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Basically they have to rule out very masses by proving that they can't see them. experiments at LEP and the Tevatron have put the mass limits between 114 and ~200Gev.

All the standard model higgs (where it's just a higgs boson with no other weird physics) decay into two particles. It depends on the mass of the higgs what these decays are - for instance i'm studying 165Gev which is roughly 2 times the W mass, so in this region this is by far the most likely decay.

So far they've not seen this above the background and the more data they have, the more they can rule it out. The LHC will provide more data at the low (~114) region, where the main decays are b/bbar quarks, photons, tau lepton, c/cbar quarks and two gluons. All of these occur anyway in the detector so it's hard to spot - which is why there has been the least work in this region so far, and why ruling out the less likely WW and ZZ decays has been easier. Although it's the decay that occurs the least, the photon decay is the easiest to spot.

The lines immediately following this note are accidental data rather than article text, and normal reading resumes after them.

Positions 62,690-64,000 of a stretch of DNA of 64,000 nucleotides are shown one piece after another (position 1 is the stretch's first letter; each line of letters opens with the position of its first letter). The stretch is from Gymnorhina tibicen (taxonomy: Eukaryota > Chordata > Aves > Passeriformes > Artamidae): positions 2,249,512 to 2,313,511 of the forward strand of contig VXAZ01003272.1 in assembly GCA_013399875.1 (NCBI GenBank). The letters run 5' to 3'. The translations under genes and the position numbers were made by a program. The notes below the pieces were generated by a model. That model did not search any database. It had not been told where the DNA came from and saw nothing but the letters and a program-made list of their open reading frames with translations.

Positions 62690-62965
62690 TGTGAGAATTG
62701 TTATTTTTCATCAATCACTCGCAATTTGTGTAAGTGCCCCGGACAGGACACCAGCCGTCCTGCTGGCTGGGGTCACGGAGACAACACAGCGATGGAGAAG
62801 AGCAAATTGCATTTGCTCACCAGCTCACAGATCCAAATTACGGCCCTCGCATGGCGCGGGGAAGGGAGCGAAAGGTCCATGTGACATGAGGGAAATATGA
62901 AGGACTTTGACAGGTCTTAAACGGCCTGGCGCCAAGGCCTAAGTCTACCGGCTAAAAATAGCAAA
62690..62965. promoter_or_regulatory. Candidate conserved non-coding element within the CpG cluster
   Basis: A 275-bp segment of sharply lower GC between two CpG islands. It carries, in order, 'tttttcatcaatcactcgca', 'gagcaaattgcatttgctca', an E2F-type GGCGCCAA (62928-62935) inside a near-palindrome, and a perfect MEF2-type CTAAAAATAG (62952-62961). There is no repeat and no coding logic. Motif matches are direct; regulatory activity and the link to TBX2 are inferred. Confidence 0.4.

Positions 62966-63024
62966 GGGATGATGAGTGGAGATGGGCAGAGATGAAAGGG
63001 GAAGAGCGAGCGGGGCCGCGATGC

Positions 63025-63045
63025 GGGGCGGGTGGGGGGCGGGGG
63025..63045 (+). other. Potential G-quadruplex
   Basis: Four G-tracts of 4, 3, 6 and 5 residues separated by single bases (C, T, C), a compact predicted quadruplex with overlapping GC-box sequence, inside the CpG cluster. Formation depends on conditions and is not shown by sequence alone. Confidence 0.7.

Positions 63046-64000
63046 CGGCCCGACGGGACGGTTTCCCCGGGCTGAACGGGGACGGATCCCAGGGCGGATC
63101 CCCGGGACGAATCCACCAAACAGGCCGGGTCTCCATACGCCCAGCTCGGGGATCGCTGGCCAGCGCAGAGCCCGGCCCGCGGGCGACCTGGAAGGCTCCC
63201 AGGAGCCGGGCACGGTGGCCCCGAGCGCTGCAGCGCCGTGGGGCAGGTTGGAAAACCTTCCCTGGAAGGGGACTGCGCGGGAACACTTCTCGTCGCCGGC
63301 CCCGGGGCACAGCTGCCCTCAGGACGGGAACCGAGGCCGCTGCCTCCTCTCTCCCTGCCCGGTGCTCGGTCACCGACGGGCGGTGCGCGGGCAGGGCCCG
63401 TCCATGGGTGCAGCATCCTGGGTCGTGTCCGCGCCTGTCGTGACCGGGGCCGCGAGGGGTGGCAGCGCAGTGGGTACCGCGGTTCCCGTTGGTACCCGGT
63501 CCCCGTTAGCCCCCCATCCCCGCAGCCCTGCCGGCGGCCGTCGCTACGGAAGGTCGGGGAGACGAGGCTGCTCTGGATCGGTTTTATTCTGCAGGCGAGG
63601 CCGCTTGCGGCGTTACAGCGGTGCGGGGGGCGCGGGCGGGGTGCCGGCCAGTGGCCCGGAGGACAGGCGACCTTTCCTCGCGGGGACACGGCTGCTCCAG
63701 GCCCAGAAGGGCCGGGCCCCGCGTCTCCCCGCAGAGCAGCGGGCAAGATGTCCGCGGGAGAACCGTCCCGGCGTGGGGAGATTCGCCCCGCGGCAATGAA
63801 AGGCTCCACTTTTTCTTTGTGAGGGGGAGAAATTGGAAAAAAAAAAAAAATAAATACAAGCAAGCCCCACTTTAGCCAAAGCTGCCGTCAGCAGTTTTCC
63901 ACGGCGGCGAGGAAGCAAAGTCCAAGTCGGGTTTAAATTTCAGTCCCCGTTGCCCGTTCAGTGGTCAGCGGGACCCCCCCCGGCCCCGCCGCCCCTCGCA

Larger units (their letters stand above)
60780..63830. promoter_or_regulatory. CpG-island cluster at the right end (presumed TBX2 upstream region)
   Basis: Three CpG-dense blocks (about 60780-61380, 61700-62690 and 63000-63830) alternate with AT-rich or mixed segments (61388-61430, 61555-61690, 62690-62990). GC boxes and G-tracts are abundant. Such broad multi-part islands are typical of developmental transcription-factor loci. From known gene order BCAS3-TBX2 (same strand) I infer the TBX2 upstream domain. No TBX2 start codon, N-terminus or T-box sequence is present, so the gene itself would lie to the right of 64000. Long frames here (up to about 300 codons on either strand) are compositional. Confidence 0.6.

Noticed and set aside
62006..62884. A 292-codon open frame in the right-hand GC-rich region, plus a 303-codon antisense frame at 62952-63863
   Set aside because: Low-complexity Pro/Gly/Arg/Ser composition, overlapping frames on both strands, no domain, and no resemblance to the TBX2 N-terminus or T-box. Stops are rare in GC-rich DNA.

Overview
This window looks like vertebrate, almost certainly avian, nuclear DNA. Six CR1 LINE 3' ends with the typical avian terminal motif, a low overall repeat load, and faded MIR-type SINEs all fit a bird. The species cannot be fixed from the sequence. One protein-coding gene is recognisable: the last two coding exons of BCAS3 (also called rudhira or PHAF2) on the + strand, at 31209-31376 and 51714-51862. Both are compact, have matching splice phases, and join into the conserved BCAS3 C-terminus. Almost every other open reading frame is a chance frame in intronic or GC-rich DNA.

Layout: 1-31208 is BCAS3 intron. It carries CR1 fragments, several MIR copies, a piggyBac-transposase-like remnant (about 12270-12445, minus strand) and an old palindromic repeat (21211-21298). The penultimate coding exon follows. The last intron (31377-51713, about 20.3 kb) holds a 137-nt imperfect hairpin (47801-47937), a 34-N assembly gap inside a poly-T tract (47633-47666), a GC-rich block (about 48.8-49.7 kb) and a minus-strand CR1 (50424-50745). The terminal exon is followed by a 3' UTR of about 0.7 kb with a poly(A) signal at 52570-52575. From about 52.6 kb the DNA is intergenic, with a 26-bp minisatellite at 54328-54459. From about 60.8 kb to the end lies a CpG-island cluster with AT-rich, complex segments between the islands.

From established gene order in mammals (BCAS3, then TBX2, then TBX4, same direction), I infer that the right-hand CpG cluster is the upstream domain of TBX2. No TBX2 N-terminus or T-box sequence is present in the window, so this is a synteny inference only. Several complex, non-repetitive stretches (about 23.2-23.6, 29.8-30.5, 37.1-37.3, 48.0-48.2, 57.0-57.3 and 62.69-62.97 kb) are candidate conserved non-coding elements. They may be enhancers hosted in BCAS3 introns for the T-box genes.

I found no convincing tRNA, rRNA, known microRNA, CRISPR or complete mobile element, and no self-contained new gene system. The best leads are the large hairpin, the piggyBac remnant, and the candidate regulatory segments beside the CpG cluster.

If they don't find the Higgs at any of these energies, it means it's not just a standard model one - i.e. it behaves not just by the laws we already know, but by new physics we've never seen. Supersymmetry and Extra Dimensions are two of the more prominent theories why the Higgs may not be in the standard model region.

by darrkespur on Thu Feb 21st, 2008 at 04:39:30 PM EST
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